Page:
When it comes to planning, grading, and conferencing, Crystal said, “These were done just like we do them now, but with more flexibility of location and time.”
Regarding a flexible schedule, Crystal continues to debate the idea that many teachers already put in extra hours outside of what’s required. “Many educators reply to emails late at night, set up a bulletin board on a Saturday, watch a school soccer game at 6 p.m., or cut yards of laminated paper at home in the summer months,” Crystal said. “These are not uncommon work scenarios for educators. This extra work more than makes up for occasional midday runs to the pharmacy, taking a child to the pediatrician, or pulling into the parking lot after the sun has risen.”
Integrating Into Your Campus
As a school leader, this may all sound great, but you’re likely left wondering, “How do we create a flexible work schedule on our campus?”
It may take some convincing of your administrators to adopt a flexible workday. Have a conversation with your Leadership Team about what flexibility might look like for your school. Talk with school leaders to address concerns. Consider how these concerns might shape what an “open campus” looks like for each department.
If there’s pushback from fellow school leaders, try these replies to common concerns.
- We need teachers to supervise students. Response: We can assign rotating duty to ensure coverage.
- Teachers need to be available for student help. Response: We’ll plan and publish a schedule of teacher tutorials.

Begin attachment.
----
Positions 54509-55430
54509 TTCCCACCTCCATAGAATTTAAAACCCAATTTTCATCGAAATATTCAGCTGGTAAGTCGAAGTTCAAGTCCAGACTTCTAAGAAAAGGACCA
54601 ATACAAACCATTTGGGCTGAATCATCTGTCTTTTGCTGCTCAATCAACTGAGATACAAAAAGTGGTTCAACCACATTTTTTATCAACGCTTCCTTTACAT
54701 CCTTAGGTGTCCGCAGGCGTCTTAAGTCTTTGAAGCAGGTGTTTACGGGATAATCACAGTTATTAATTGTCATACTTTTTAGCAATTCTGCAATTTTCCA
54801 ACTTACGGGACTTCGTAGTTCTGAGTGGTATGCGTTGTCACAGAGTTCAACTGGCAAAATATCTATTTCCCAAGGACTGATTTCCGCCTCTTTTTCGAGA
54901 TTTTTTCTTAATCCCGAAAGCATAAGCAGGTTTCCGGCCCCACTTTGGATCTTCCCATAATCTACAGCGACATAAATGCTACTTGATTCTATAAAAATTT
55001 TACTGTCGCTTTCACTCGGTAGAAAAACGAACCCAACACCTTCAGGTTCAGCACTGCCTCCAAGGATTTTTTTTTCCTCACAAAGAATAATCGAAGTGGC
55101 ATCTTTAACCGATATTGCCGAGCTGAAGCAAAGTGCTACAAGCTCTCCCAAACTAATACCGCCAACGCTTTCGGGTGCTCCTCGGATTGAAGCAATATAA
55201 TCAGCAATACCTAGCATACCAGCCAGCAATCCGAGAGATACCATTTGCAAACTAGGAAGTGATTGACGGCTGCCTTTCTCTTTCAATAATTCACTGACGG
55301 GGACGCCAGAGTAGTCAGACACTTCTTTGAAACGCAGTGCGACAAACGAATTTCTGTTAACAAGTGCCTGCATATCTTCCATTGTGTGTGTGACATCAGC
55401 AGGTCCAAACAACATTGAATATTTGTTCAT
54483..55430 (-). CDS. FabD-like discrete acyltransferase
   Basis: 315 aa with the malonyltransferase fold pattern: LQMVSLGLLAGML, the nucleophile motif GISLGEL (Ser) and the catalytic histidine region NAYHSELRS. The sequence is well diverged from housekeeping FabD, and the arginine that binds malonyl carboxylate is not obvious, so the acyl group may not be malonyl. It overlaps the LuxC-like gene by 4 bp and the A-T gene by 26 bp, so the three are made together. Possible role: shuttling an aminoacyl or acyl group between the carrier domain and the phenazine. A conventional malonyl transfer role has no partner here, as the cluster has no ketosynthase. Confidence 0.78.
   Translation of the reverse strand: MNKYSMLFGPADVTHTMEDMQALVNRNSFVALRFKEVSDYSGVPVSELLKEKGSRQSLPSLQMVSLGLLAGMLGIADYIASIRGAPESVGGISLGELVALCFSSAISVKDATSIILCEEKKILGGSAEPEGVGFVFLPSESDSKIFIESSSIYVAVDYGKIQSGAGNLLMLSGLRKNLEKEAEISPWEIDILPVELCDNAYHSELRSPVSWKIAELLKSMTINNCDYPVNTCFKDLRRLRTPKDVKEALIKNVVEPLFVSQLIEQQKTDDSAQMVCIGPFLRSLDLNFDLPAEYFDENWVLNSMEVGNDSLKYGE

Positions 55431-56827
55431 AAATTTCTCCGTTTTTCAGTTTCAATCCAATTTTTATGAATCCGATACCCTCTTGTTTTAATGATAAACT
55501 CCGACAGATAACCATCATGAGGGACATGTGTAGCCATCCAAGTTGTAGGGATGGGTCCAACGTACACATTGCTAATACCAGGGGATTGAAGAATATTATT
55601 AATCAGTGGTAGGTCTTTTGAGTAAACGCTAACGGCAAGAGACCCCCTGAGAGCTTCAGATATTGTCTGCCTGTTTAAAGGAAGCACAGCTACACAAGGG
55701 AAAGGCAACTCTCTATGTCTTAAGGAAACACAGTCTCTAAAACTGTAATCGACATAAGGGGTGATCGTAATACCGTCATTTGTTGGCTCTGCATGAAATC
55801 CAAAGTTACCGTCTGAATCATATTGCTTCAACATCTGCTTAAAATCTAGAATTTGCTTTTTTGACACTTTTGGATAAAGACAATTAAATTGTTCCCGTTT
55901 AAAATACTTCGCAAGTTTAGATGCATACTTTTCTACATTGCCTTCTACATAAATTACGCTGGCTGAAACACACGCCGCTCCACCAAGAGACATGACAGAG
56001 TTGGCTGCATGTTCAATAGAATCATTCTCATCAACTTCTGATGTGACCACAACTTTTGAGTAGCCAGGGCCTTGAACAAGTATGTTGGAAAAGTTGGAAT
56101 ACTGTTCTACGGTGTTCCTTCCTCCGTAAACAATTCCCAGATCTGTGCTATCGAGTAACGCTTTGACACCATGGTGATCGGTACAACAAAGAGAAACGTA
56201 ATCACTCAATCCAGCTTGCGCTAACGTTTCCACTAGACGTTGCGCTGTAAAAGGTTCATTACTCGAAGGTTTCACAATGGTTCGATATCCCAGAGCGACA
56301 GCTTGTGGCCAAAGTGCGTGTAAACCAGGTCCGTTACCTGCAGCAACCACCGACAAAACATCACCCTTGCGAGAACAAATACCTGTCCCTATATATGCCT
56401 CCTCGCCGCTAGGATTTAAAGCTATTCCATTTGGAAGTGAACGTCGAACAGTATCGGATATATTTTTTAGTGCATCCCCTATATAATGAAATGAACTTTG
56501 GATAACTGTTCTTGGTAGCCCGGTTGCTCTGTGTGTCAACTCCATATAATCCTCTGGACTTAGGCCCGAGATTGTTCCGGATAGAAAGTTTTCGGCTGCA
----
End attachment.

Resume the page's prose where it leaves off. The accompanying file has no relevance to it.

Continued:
- Teachers may take advantage of the flexibility and slack off. Response: In many cases, teachers who would take advantage of the flexibility already are.
- Full-time teachers need to be at work 40 hours a week. Response: Most teachers already work more than the traditional 40 hour work week.
- We must account for teachers in the event of a fire drill. Response: We’ll create a system that requires employees to check in and out if they leave the building or school premises. We’ll also think about how we can restructure fire drills to count students currently in classes that are in session rather than how many students were in the homeroom.
If there is hesitation, suggest a trial period to test out a flexible work schedule. A recent Harvard Business Review article about flexibility at work argues, “True flexibility is an ongoing process requiring that management be open to experimentation and new ideas. Some arrangements may not work at first and will need to be adjusted. That is normal and an important part of the process; evolution does not equate to failure.”
Lastly, when administrators are open to trusting faculty to continue to do their jobs—above and beyond what is required—there is a shared sense of respect and balance. School administrators—as well as parents—expect high-quality teaching and timely communication from their teachers, and rightly so. In the case of a flexible workday, teachers can continue to meet those expectations while having the flexibility and freedom to decide when and where to complete all the nonteaching tasks that support extraordinary teaching. A flexible workday has the potential to benefit the faculty and administration.